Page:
How to make sure you get enough vitamin D during an Irish winter

The Irish climate does not provide enough vitamin D for many, writes Áilín Quinlan

Mother Nature gets most things right, but, observes leading nutritionist Gaye Godkin, leaving Vitamin D out of breast milk was a glaring omission.

One in eight Irish people suffers from vitamin D deficiency, yet most of us are unaware of the potential consequences of this lack, which can include everything from an increased risk of anxiety and depression and bone-softening in adults, to rickets in children.

Although a certain amount of vitamin D is to be found in foods such as lamb’s liver and oily fish such as mackerel (see panel), the primary source of this crucial nutrient is sunshine.

But, because Ireland lies between 51 and 53 degrees north of the equator, we don’t get nearly enough of those gloriously warm golden rays, says Godkin.

“The World Health organisation suggests that 20 minutes of arm and leg exposure a day to have the necessary vitamin D needed in the skin which is made in the skin from cholesterol,” she says.

“We don’t get that.”

Godkin explains that there are several potential consequences of vitamin D deficiency.

“It’s very important for bone health and muscle health — for muscle cells — and also for the brain.

“It’s important for the immune system! Vitamin D is also involved in the genetic expression in the immune system.

“If you lack vitamin D you may have faulty genetic expression, and certain auto-immune illnesses may be switched on, such as multiple sclerosis — and Ireland has very high rates of auto-immune illness.”

Research published by scientists in UCC last February revealed that one in eight Irish people has a vitamin D deficiency — around 500,000 people, or 12% of the population, have a vitamin D deficiency. The prevalence of vitamin D deficiency across Europe is 13%.

Research published in the American Journal of Clinical Nutrition found that up to 40% of people in the countries surveyed had vitamin D levels which were not sufficient to support good bone health, according to the report carried out by the UCC Centre for Nutrition Research.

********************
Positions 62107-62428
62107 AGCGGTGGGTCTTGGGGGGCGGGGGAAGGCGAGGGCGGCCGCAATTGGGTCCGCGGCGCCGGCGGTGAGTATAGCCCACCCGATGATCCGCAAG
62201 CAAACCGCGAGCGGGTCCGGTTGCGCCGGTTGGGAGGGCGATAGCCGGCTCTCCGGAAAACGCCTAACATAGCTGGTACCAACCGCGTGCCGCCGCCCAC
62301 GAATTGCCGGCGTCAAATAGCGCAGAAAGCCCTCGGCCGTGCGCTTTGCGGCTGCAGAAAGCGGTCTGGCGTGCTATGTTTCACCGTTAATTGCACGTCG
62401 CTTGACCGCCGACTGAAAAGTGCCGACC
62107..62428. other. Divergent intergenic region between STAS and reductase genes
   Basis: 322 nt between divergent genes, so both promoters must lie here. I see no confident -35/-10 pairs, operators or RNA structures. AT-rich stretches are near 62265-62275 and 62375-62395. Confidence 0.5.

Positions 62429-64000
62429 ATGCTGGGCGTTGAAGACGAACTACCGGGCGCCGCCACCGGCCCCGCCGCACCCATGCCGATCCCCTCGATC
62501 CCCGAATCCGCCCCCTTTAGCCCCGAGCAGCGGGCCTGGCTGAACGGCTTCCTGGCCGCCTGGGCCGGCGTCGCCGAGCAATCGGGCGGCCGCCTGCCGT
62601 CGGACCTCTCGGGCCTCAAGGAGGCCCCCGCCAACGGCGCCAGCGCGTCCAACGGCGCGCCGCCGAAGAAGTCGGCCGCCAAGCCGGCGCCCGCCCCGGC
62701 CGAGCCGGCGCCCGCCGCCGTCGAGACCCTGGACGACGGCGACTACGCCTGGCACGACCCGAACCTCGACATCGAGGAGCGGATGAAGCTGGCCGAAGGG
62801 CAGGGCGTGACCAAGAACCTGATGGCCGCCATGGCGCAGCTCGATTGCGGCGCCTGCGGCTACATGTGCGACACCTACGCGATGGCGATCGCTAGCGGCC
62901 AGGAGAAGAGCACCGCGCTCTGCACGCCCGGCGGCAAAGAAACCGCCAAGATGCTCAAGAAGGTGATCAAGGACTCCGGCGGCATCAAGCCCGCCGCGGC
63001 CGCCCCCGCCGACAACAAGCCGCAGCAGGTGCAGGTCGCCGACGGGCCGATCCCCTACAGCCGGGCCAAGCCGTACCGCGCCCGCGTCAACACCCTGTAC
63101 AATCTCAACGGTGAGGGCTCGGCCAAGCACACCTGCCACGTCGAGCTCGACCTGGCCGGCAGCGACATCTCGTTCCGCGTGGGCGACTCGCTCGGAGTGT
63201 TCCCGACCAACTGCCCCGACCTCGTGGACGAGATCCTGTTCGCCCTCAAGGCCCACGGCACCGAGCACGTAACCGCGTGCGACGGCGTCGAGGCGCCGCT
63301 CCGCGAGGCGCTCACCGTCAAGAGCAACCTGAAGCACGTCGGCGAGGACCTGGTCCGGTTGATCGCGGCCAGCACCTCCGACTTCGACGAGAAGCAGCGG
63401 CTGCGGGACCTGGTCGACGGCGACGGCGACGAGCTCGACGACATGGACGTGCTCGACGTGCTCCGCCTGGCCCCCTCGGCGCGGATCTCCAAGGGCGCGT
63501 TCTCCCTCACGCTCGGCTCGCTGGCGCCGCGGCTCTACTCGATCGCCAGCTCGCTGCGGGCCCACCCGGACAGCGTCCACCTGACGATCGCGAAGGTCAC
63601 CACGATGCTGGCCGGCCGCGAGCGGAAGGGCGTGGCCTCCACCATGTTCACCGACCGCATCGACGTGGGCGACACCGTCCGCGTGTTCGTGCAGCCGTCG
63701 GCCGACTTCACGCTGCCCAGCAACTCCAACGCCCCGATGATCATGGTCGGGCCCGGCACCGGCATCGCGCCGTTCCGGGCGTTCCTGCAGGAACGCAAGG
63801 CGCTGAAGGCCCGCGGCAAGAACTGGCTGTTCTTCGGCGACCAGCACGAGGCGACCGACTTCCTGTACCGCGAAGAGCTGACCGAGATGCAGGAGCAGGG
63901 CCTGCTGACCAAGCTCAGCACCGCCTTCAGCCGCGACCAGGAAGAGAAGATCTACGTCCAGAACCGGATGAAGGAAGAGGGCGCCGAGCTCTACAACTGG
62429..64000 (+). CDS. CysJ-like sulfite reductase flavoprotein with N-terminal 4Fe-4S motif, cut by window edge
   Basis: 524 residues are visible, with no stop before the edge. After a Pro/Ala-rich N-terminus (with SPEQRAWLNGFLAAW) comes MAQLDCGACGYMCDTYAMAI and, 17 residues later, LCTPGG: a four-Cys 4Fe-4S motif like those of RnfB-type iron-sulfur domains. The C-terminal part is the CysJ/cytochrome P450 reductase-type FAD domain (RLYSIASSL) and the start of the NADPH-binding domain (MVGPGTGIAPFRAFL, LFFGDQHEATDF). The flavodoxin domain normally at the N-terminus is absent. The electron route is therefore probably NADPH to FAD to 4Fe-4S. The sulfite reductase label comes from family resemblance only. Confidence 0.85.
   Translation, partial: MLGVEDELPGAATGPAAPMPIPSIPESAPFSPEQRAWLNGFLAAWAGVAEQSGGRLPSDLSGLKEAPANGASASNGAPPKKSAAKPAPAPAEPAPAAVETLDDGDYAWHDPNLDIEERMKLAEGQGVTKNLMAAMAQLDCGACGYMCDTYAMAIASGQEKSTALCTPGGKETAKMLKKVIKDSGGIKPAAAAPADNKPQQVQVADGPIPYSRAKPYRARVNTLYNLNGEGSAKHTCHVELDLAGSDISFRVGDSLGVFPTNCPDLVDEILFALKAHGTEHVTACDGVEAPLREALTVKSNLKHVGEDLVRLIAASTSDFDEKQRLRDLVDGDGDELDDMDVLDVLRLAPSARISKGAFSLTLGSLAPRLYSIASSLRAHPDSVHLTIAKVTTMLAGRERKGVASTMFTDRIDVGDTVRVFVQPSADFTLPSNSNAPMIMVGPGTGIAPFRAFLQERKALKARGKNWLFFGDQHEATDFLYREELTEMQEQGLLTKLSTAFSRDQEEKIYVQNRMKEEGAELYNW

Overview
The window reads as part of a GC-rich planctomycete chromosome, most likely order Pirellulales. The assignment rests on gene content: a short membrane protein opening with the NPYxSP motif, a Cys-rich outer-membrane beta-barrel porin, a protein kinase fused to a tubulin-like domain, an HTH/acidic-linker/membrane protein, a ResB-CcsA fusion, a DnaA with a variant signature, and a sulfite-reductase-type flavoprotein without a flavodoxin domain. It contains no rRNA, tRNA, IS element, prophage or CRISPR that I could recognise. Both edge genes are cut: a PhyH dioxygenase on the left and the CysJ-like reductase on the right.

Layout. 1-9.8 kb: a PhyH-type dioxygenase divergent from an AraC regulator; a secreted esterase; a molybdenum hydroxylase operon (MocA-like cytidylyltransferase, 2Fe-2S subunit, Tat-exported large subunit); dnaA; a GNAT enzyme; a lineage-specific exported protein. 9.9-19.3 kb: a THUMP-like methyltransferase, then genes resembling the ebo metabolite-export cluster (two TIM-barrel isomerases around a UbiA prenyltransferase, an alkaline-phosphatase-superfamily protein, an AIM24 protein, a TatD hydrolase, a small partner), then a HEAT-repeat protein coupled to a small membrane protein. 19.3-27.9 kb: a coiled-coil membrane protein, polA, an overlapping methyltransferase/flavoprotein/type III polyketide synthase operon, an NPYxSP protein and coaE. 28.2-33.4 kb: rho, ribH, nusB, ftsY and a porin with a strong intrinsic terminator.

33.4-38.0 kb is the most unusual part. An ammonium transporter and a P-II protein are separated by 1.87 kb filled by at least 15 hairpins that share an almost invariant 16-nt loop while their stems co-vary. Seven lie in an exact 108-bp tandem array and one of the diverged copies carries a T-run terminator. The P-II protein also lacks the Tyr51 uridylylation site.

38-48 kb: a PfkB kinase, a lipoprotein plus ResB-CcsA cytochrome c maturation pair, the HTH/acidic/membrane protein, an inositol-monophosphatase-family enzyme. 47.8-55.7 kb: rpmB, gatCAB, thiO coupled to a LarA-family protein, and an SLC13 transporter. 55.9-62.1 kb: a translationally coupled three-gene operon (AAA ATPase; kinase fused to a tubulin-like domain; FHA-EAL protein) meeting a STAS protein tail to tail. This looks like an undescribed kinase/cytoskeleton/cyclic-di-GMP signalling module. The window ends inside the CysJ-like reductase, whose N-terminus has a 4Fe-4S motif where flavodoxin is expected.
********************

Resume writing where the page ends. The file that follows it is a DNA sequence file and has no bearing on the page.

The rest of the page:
The research, which was carried out on almost 56,000 people in 18 countries, warned that severe vitamin D deficiency causes rickets in children and osteomalacia, or softening of the bones, in adults. It may also increase the risk of other chronic non-bone related diseases.

Although a certain amount of vitamin D is available in some foods, says Godkin, she believes supplementation is necessary, and particularly so for babies.

“All babies in Ireland are to be supplemented from birth to one year of age and in the UK it’s recommended that it is birth to five years of age,” she says.

“Breast milk contains no vitamin, which is a big fault in nature and we have to make up for it. Both bottle-fed and breast-fed babies need vitamin D supplementation.”

Adults need supplementation - and clinical nutritionist Ruth Martin-Hetherington decided to do something about it.

Ruth Hetherington, creator of Miss Fit Skinny Tea and The D, a gel-based vitamin D capsule that can ward off the deficiency that can affect mental health.
Ruth Hetherington, creator of Miss Fit Skinny Tea and The D, a gel-based vitamin D capsule that can ward off the deficiency that can affect mental health.

Because she wasn’t happy with what was available on the market, last summer, she created her own gel-based vitamin D capsule.

“Vitamin D is not something we get enough of in Ireland,” she says. “There isn’t enough sunshine and a lot of people have mental health issues such as depression and anxiety.”

A deficiency in vitamin D can be linked to mental health issues, Ms Martin-Hetherington warns, adding that the vitamin is very important for overall health as well as healthy teeth and bones.

“You need vitamin D to absorb calcium. It’s important for your inflammatory responses — that is, the strength of your immune system in fighting diseases,” she says adding that she started work on her gel-based Vitamin D capsule last summer.

“For me, it’s about having a good vitamin D that is more absorbable and stronger than what is out there now.

“For vitamin D to be absorbed into the body, you need fat — it’s a fat-soluble vitamin, so we made it in cold-pressed olive oil which is put into a gel capsule.”

Known as The D, and produced by Miss Fit Skinny Tea, the supplement is available in pharmacies and health food shops.

How to make sure you get enough vitamin D during an Irish winter

Vitamin D The basics: Why You Need It

Your body requires vitamin D for the absorption of calcium, bone development, immune functioning, and alleviation of inflammation.

Vitamin D deficiency can lead to conditions such as rickets, a weakened immune system, increased cancer risk, and bone softening, or osteomalacia.

Vitamin D is oil soluble, which means that you need to eat fat to absorb it.

Where To Find It:

1. Oily fish like salmon, mackerel and tuna: Salmon in particular is one of the best sources of vitamin D, while tuna and mackerel also contain good amounts of it.

2. Milk and butter, especially fortified milk.

3. Free-range eggs.

4. Mushrooms. Portobello and shiitake mushrooms are considered good sources of vitamin D

5. Soy and soy products, many of which are fortified with calcium and vitamin D.

6 Cod liver oil.

7. Cheese is also a strong source of vitamin D.


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